-Failing to report income; and -Failing to file tax returns. Civil Injunctions The Tax Division continues to bring civil injunction suits to stop illegal tax fraud schemes and tax preparers who habitually prepare bogus tax returns. In response to the government’s suits, courts across the country have barred tax preparers from preparing inaccurate returns and promoters of tax fraud scams from selling taxevasion schemes on the Internet, at seminars, or though other means. Since January 2001, the Justice Department has sought and obtained injunctions against more 170 tax return preparers and promoters, including 66 since January 2005. It expects to obtain many more throughout the year. The United States recently has obtained injunctions that barred the following schemes: -Filing tax returns that falsely report “zero income”; -Failing to withhold, report and pay payroll and income taxes; -Claiming personal living expenses as business expenses; -Purporting to pay employees in commodities such as milk; -Using trusts to conceal ownership or control of assets; -Claiming that only income from foreign source is taxable; and -Forming a “corporation sole” for the improper purpose of avoiding tax. The Department of Justice also has obtained injunctions against employers who fail to withhold, account for and pay over employment and withholding taxes and against return preparers who prepare false returns. “Our injunctions suits enable us to stop the harm caused by the promotion of tax fraud schemes and the preparation of false tax returns,” said Assistant Attorney General O’Connor. “By taking action, we minimize the number of people who get caught up in these schemes and help to assure that everyone abides by this essential duty of citizenship—the duty to pay tax.” Coordinated Civil and Criminal Proceedings The government brings both its civil and its criminal tools to bear in the fight against tax fraud. An ongoing tax scam causes continuing harm to the federal Treasury and it leaves participants owing taxes, interest and, often, penalties as well. The government does not wait until a criminal case has been developed to take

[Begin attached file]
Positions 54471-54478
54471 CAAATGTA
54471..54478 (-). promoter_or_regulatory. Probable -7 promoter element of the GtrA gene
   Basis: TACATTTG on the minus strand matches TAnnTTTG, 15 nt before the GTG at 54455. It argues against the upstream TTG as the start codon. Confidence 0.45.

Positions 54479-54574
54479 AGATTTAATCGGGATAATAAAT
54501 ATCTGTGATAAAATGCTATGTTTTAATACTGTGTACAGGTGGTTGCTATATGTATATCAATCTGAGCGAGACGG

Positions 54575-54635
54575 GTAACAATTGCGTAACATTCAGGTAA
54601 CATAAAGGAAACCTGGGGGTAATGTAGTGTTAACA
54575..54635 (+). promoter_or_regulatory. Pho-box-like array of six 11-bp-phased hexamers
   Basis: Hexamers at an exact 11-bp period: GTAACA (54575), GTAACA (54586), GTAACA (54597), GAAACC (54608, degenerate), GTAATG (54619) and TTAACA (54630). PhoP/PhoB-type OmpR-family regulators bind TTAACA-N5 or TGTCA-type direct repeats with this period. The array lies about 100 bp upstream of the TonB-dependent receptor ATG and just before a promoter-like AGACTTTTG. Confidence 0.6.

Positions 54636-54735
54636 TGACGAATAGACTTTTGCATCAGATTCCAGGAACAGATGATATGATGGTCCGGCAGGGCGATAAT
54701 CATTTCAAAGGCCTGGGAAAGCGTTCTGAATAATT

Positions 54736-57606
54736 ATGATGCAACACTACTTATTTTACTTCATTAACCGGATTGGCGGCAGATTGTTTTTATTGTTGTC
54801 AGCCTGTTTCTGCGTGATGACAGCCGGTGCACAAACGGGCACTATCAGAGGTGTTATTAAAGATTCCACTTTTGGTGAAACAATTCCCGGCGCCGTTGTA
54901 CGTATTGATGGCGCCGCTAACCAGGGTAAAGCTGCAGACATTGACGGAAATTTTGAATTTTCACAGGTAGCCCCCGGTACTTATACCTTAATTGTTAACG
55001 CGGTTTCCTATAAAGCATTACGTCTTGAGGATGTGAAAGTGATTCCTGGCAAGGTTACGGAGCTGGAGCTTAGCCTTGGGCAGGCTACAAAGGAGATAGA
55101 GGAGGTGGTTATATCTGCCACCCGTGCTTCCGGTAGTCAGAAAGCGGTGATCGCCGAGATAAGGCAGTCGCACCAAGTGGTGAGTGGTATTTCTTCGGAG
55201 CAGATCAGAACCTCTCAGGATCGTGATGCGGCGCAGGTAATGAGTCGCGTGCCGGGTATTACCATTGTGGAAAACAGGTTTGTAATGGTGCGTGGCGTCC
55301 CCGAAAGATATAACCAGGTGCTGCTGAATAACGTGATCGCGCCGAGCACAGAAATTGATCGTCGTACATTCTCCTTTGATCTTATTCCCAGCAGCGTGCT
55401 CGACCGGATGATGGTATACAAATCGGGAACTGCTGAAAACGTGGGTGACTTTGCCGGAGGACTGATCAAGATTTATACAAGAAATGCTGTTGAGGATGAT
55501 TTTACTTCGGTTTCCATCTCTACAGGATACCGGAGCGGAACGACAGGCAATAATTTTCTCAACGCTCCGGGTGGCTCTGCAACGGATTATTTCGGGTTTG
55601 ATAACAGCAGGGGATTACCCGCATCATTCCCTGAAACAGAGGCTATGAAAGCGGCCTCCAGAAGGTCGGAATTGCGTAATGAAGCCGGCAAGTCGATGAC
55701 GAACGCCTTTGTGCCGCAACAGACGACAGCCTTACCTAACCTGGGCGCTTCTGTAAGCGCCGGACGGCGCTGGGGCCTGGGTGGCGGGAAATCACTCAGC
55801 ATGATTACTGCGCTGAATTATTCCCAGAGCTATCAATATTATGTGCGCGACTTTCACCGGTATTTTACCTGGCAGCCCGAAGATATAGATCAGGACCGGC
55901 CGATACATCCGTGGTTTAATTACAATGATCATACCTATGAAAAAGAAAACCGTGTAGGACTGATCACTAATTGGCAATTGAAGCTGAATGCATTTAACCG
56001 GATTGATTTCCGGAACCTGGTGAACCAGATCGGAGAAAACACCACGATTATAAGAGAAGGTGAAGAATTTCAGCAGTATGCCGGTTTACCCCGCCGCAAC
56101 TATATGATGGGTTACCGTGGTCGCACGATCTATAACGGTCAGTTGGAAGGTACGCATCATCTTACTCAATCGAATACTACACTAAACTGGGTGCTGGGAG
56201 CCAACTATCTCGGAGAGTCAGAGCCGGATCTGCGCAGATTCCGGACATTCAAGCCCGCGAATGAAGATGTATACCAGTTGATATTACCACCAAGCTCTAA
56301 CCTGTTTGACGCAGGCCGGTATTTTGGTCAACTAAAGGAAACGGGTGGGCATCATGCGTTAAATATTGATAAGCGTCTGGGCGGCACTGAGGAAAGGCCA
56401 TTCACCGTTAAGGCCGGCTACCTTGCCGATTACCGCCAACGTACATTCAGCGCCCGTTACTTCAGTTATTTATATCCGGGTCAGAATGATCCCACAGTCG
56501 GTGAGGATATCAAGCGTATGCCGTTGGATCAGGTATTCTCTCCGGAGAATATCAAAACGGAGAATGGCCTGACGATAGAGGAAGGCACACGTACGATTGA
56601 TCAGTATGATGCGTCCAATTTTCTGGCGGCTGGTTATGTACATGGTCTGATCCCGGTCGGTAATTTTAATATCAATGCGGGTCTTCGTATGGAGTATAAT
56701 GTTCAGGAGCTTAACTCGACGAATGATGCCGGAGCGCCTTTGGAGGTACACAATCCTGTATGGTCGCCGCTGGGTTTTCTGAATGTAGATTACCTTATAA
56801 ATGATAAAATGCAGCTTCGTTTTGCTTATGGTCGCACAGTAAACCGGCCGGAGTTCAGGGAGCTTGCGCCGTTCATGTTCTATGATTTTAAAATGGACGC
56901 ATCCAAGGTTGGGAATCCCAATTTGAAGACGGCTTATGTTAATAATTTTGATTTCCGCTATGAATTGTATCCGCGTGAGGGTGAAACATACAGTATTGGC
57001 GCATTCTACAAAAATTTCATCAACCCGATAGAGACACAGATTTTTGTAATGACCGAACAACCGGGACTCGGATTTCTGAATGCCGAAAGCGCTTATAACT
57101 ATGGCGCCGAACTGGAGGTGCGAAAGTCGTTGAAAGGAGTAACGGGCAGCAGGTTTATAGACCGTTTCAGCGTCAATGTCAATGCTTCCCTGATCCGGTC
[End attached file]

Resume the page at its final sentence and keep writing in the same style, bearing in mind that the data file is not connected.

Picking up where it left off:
action to stop the scam. Rather, the Justice Department brings civil injunction suits to stop both the promotion of tax scams and the preparation of false or fraudulent returns. Additionally, in appropriate cases, the Justice Department brings criminal charges against the promoters, preparers, and scam participants to punish them for their unlawful conduct. Further details about these and other tax enforcement cases are available on the Tax Division’s website, on the IRS’s website, and on the IRS Criminal Division’s website The Department of Justice encourages anyone who has information about suspected tax fraud to report it to the IRS tip line at 1-800-829-0433. ### 06-212